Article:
Humanizing Masculinity: Unpacking Language and Actions to Move Towards an “Intersectionality of Confidence”

  On Wednesday, April 10, as part of Sexual Assault Awareness Month, the Student Organization for Sexual Safety and the Wellness Resource Center brought speakers Derek McCoy and Ellen Wallace to Colorado College to discuss toxic masculinity. The discussion focused on the culture of masculinity, gender norms, and relationship violence. 

  McCoy, a former NFL player, explained how he comes from “a culture of masculinity.” He has taken the opportunity to use his voice and power to become the director of prevention Initiatives at Project PAVE, an organization centered on preventing relationship violence. Wallace is the director of StandUp! Colorado, an organization with similar aims. 

Photo by Daniel Sarché

  The talk relied heavily on the interactions within the tightly packed room, and provided opportunities for self-reflection on how we are socialized into our genders. The main goal for both McCoy and Wallace is to help “both the abusers and the victims.” McCoy pointed out how the use of the word “toxic” when discussing masculinity only polarizes the issue. He asked, “By calling them toxic, is that going to get them in this room?” Shaming those who have done wrong does nothing to change behavior or to encourage accountability for their actions; it only pushes people further to violence. 

    The discussion also emphasized the importance of changing the term “domestic” violence to “relationship” violence. As “domestic” is a word associated with marriage and those living in the same household, “relationship” expands upon this concept and makes it more real and applicable to the masses. According to McCoy, a woman is beaten every nine seconds in the U.S. Therefore, referring to violence that occurs within a “relationship” broadens what is encompassed in this sort of violence, and sheds light on the entirety of this massive issue.

    Looking closely at gender expectations, McCoy discussed the use of the phrases “be a man” or “be a woman” and what sort of behavior those phrases imply. For example, McCoy reflected on his time in the NFL, explaining how he and his teammates would “often roast each other because it’s easier than intimacy.” This suppression of emotions, as opposed to regulation, creates unhealthy coping habits that often lead to explosions of violence. “Being a man” can ultimately mean developing unhealthy coping mechanisms and denying who one really is, which results in losing the pathway to one’s purpose. McCoy explained how the only way to really remedy this is to humanize emotions and to have “intersectionality of confidence.” This includes confidence in one’s gender, sexuality, race, and socioeconomic status, among many other things.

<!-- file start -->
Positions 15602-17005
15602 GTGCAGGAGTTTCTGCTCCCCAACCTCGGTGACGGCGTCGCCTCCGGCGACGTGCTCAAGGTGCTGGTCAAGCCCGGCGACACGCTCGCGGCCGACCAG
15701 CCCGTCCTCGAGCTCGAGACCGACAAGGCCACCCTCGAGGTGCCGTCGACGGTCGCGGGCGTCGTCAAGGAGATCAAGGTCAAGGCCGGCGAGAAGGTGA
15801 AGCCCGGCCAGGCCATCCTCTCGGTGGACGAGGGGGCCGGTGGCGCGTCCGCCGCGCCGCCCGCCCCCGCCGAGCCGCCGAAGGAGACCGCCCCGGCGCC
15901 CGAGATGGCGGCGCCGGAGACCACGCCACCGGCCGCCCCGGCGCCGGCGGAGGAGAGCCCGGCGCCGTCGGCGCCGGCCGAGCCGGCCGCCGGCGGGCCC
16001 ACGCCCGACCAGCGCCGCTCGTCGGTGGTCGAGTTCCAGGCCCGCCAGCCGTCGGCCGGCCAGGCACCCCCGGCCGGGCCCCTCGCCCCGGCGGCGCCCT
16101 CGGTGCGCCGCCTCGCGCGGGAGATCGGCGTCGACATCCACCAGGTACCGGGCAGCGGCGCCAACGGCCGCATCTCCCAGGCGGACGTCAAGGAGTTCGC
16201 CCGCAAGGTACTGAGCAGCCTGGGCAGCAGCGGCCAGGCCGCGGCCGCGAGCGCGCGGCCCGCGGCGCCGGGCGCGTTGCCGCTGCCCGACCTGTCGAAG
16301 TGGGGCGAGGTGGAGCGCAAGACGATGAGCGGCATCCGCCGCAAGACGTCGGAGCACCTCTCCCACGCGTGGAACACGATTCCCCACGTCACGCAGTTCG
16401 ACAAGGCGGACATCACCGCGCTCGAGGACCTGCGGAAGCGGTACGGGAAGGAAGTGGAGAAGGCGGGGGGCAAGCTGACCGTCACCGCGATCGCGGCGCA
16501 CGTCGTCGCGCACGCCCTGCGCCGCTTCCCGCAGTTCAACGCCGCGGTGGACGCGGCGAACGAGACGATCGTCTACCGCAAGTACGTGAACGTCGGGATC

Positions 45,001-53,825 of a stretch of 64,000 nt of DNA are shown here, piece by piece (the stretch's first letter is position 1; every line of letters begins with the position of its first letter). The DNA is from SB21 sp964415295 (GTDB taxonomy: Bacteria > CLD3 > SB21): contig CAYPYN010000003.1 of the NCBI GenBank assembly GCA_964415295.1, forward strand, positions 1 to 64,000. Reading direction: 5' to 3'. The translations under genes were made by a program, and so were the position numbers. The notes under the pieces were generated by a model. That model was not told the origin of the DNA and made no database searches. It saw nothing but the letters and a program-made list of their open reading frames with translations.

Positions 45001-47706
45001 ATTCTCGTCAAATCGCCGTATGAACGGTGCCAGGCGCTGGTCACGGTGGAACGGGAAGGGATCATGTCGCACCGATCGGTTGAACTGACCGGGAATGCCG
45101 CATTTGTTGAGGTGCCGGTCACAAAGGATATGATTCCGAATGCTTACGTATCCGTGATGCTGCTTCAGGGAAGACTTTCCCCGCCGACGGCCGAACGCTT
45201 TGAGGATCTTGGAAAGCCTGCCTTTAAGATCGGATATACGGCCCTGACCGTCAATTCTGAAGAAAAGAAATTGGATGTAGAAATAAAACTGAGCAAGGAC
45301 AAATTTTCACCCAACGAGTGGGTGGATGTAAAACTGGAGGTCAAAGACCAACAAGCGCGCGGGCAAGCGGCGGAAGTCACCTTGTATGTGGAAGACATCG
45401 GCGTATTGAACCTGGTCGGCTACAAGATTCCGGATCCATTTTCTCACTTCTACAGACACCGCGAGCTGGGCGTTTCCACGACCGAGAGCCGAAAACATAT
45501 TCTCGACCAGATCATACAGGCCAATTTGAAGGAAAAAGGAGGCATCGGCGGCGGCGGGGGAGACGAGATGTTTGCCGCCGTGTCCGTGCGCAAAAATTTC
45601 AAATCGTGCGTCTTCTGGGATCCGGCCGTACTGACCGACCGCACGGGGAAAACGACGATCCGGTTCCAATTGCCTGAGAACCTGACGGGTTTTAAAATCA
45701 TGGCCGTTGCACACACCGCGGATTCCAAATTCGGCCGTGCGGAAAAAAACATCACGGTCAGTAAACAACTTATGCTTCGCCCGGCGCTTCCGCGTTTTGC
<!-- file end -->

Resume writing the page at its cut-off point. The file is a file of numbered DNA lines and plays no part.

Most importantly, McCoy explained how, “white man to white man, that’s where the real work happens.” These talks and discussions are important, but change happens when individuals intervene in real-time events. This does not simply mean yelling at someone every time they use negatively-gendered language, as context is everything. “Calling-in” versus “calling-out” is entirely situational and can be affected by the setting, time, and relationship to that individual.

Wallace expanded on this idea when she explained how anyone can be a “campaign champion”, and the immense power one can have just by stepping up and speaking out. 

Masculinity is not necessarily toxic. It can be a powerful tool. Looking at it through a new lens reveals the ways it positively and negatively affects society, and by practicing the positive, genuine changes can take place. For those interested in the reframing of masculinity, StandUp! Colorado, Project PAVE, SOSS, and the Wellness Resource Center are all committed to enacting these positive changes and are willing to help.

Another aspect that Tiefenthaler emphasized to the room was the importance of mentorship. However, she pointed out that this involves more than finding someone smart to praise you and tell you what to do: “you have to be a good mentee.” It’s more than networking, it’s forming real relationships with those around you. Having this support system makes you an effective follower as well as a successful leader.

Finally, she expressed the importance of intent throughout the discussion. She explained how, in her decision-making process for the well-being of Colorado College and its community, even if she makes a mistake, her intent will not be doubted. Tiefenthaler instilled in the students of the Palmer classroom just how important it is to have female leaders, specifically on our campus, and emphasized the incredible opportunity we have as students of the liberal arts.

Josie Kritter

Josie Kritter

Josie, class of 2019, is a political science major from Culpeper, Va. She writes for the news and opinion sections of The Catalyst. In her free time, she enjoys hiking, reading, and scuba diving (which is unfortunately almost impossible in Colorado).
Josie Kritter

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